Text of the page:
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Tell Your Anti-Story
Fiction is not only not real, it differs from reality in systematic ways. For example, characters in novels, plays, TV tend to be more attractive, articulate, expressive, and principled than real people. Now we also like to tell stories about ourselves and the events we see around us. These stories are more constrained by the facts we see than fictional stories, but I suspect they suffer from similar biases. That is, I suggest we have a fiction bias:
Whatever we like or expect to see in fiction, relative to reality, we are also biased to like or expect to see in our lives.
So, for example, we tend to see ourselves and the people around us as more attractive, articulate, expressive, and principled than they really are. If true, my hypothesis (which I can’t believe is original) offers a powerful way to identify and correct our biases: Find ways in which fiction tends to deviate from reality, and then move your estimates of reality in the other direction.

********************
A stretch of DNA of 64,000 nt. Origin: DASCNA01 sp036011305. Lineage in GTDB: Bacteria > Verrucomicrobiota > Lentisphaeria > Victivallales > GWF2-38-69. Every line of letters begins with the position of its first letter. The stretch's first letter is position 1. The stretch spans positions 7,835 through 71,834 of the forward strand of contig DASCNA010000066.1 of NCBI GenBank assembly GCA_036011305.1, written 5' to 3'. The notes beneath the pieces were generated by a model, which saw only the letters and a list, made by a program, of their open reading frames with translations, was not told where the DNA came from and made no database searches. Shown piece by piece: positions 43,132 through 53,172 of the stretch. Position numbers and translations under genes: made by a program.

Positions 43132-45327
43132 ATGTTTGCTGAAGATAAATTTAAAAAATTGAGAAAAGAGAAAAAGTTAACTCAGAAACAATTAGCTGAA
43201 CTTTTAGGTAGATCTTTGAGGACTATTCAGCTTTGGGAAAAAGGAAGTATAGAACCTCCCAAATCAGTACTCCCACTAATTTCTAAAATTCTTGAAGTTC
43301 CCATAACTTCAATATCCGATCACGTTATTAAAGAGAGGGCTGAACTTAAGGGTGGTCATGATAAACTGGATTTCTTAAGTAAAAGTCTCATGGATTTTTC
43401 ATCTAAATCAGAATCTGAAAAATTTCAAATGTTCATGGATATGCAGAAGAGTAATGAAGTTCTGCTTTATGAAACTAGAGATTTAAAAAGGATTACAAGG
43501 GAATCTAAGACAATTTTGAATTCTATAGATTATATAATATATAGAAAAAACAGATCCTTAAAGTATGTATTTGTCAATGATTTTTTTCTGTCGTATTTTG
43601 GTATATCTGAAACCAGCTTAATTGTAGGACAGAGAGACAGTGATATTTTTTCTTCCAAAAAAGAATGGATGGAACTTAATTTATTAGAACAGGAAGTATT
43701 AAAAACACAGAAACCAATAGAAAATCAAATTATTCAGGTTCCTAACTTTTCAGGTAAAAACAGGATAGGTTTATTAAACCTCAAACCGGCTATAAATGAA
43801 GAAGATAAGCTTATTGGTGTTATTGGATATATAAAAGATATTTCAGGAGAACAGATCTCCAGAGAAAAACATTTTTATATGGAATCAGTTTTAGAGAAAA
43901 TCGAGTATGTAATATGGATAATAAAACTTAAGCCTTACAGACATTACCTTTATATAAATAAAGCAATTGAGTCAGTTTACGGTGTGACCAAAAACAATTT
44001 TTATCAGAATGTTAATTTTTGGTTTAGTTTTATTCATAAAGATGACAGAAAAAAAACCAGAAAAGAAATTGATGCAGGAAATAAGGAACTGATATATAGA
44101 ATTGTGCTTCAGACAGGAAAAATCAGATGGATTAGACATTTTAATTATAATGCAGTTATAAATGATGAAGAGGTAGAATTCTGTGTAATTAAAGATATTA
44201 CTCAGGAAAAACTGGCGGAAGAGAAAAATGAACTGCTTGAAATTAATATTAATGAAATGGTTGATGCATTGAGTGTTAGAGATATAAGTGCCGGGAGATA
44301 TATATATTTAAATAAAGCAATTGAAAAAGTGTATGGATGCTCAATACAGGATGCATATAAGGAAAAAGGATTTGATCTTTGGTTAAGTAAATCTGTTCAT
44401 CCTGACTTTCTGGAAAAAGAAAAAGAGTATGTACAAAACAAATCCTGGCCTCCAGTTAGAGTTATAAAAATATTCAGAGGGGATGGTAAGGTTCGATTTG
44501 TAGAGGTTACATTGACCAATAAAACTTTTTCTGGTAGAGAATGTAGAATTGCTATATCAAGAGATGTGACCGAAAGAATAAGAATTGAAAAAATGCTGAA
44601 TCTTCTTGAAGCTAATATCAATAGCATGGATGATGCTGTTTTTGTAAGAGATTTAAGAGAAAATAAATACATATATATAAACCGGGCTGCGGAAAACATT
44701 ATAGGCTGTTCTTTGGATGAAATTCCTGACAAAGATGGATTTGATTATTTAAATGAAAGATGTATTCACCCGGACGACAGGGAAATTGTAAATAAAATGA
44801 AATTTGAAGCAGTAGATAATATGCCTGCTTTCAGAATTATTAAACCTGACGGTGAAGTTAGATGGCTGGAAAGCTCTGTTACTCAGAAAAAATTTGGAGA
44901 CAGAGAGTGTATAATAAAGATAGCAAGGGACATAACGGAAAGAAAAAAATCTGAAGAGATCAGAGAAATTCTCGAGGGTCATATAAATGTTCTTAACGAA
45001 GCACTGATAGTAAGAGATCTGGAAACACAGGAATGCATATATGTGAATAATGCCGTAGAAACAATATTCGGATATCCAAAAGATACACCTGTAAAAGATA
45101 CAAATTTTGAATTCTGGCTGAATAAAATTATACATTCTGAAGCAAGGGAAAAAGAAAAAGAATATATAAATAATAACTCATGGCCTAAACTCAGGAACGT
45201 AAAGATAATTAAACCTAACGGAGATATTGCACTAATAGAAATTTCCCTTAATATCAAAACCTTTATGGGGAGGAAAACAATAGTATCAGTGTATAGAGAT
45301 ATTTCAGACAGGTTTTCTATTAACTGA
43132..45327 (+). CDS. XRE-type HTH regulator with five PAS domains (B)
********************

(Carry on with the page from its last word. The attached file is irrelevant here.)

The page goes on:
For example, it seems to me that teen romp movies tend to portray parents and teachers as inept, clueless, sexually repressed, but ready to help when help is wanted. If so, teens should realize that parents and teachers probably know more, are more sexually satisfied, but less available to help, than teens realize. We should be able to find hundreds of other applications, such as using the standard biases of science fiction. Are there any important exceptions to this general trend?